“The cold never bothered me anyway.”
Let It Go
Elsa, singing about accepting her freezing powers, and with it, accepting herself
Frozen motion picture soundtrack (2013)
You’d have never heard me singing that growing up. Cold exposure was light years from my mind.
More often than not, I’ve treated cold weather as something to avoid. I’d dress to make the Michelin Man proud, wearing layers–right down to the socks–skull cap, gloves, and boots.
That was for sledding or hanging with friends. The exceptions? Shoveling snow, playing football, and other high intensity workouts.
With shoveling, my body’s heat would have me shedding my coat after fifteen or twenty minutes.
With football, my top layer would be a sweatsuit and sneakers would replace boots. I’d wear gloves if I could manage a decent grip on the ball, which most times wasn’t the case.
With martial arts training or strength training in the dead of winter, I’d feel almost impervious to the cold when I headed home. So much so, I’d carry my coat instead of wearing it.
These activities’ intensities helped my body adjust. I also had no choice but to endure cold for some period to participate in the activity.
Cold exposure’s a different beast, though. I wouldn’t have guessed I’d be making time to subject myself to the cold, much less appreciating it.
What is cold exposure?
Leaves are brown
And the sky is a hazy shade of winter.”
Hazy Shade of Winter
The Bangles, covering Simon and Garfunkel’s song
Album: Less Than Zero soundtrack (1983)
I like Andrew Huberman’s definition:
“Cold exposure is the deliberate introduction of the body to cold environments or cold water — whether in the form of cold showers, cold water immersion, or winter swimming.”
That’s quite the spectrum, going from showers to winter swimming.
How cold exposure works
My take is light on the science, yet heavy on the relatability:
- You expose yourself to the cold.
- You wonder what the h*** you were thinking.
- You contemplate aborting the session.
- You adapt a bit to the temperature.
- You feel great when it ends.
- You plan to do it again.
- You repeat steps 1-6.
Andrew Huberman’s take:
“Subjecting the body to cold temperatures activates the sympathetic nervous system, triggering specific physiological responses including the release of neurotransmitters like norepinephrine and dopamine.”
My take on Andrew’s take:
My sympathetic nervous system sounds anything but sympathetic when it’s pleading with me to end this madness. “Specific physiological responses” is code for your skin signaling your brain to speak to you in tongues.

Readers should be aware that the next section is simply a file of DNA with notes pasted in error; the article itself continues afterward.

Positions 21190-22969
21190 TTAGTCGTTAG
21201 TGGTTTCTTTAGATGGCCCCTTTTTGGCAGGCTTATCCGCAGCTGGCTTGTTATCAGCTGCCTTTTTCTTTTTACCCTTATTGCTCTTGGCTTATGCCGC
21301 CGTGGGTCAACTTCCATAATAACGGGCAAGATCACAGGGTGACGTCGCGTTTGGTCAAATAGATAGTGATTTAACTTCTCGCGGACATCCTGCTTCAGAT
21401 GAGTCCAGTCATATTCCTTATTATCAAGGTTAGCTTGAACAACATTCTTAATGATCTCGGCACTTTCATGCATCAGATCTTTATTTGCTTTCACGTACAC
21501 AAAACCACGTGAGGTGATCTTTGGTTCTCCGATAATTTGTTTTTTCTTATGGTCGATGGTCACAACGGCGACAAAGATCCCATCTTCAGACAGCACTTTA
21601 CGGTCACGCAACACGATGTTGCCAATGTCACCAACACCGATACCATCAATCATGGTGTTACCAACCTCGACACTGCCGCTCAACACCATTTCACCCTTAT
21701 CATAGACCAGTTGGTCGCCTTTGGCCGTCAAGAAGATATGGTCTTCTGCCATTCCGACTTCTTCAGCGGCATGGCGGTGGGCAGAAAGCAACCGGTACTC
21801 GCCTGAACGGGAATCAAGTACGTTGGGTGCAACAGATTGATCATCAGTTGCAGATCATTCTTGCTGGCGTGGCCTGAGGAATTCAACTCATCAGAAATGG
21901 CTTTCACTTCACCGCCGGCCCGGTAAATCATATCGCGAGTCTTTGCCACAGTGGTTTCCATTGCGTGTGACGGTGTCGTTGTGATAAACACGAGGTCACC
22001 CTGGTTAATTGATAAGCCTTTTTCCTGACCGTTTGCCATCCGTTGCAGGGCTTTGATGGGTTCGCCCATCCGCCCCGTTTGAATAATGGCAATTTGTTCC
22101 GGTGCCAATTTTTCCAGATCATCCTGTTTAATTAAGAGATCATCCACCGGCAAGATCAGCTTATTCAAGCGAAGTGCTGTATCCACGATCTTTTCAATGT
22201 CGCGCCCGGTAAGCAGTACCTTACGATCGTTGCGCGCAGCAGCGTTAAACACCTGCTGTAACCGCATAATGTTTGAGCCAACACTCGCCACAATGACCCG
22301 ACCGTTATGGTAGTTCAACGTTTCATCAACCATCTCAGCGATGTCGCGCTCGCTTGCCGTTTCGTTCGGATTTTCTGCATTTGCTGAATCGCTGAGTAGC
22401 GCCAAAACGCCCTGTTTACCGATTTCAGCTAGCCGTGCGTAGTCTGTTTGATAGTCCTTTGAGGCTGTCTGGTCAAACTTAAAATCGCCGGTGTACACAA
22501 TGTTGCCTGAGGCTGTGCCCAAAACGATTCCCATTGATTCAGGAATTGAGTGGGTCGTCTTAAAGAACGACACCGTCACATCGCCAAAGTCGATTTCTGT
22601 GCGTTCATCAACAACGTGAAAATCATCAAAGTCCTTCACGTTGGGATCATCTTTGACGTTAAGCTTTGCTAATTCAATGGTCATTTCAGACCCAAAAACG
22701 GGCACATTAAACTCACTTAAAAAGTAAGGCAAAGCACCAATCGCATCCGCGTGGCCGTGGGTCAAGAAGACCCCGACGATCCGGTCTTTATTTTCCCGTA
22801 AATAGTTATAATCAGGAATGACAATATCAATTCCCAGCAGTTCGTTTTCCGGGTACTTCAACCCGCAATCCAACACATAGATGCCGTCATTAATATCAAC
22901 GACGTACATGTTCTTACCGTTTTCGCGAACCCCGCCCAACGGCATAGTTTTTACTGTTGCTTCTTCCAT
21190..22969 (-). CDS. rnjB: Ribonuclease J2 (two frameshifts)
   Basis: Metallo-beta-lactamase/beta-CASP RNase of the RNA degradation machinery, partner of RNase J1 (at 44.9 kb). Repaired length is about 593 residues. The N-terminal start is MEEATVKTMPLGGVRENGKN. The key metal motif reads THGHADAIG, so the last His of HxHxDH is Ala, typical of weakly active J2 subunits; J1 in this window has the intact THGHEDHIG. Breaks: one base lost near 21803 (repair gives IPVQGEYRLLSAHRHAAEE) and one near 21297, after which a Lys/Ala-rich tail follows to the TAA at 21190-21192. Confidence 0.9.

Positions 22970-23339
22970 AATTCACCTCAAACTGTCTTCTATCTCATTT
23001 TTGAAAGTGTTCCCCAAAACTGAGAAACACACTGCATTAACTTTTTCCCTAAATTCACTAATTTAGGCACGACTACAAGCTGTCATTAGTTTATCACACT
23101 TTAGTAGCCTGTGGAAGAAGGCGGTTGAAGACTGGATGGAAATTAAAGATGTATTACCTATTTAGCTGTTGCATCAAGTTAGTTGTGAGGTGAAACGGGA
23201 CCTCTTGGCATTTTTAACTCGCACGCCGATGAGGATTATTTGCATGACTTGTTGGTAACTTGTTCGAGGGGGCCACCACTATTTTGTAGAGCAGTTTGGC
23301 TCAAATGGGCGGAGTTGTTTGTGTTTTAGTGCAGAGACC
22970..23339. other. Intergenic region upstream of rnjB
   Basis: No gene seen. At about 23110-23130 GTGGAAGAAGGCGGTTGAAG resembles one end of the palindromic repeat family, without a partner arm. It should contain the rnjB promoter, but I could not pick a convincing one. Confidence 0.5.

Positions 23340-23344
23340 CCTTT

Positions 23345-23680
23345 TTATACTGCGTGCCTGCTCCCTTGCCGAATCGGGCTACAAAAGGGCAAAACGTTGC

And we’ve all seen enough supernatural horror movies to know that goes.
I do go from feeling like a dope to feeling pretty dope afterward, though.
Cold exposure’s benefits
Andrew’s take first, for context:
“There are both mental and physical benefits of cold exposure — research has shown that deliberate cold exposure can have positive effects on blood flow and brown fat activation, influence insulin sensitivity, reduce post-exercise muscle soreness, and improve mental health.”
I’ve been subjecting my body to cold for about a year. I feel more alert once I’m done. The jury’s out on post-exercise muscle soreness since I’m still recovering from back surgery and not pushing myself with strength training.
My experiences with cold exposure
“Ice, ice, baby…”
Album: To The Extreme (1990)
I take cold showers as cold as the water can get. First several showers were brutal. I felt like Skrat from the Ice Age movie franchise: nervous, jittery, and seconds from screaming.
Now, I try to relax within it. Focus on shallow, quiet breaths.
I traveled several months ago, and the hotel shower forced me to raise my game. The water was colder, the pressure stronger, and my whimpering, audible to me.
On cooler days, I’ll try to keep the hoodie off, or make do with a hoodie when it’s really a coat’s job. A breeze or wind can test your mettle, but it’s also an opportunity to build resilience.
I was feeling pretty good about myself once I got a bit used to the “harsher” conditions.
Then I caught Limitless, a limited series where Chris Hemsworth navigates mind blowing physical and mental challenges that mere mortals would leave to their stunt doubles.
The cold exposure challenge?
He strips to a Speedo for a 300-yard swim in 36-degree Arctic Ocean waters off Norway on a gusty day.
“Well, excuuuuuse me!”
Album: Let’s Get Small (1977)
And couldn’t resist…
“Put on the suit. Let’s go a few rounds.”
Captain America to Tony Stark during a nasty argument that gets personal
The Avengers (2012)
Now you’ve got me thinking about a cold plunge tub or tank.
Appreciate the push. Just not into the water.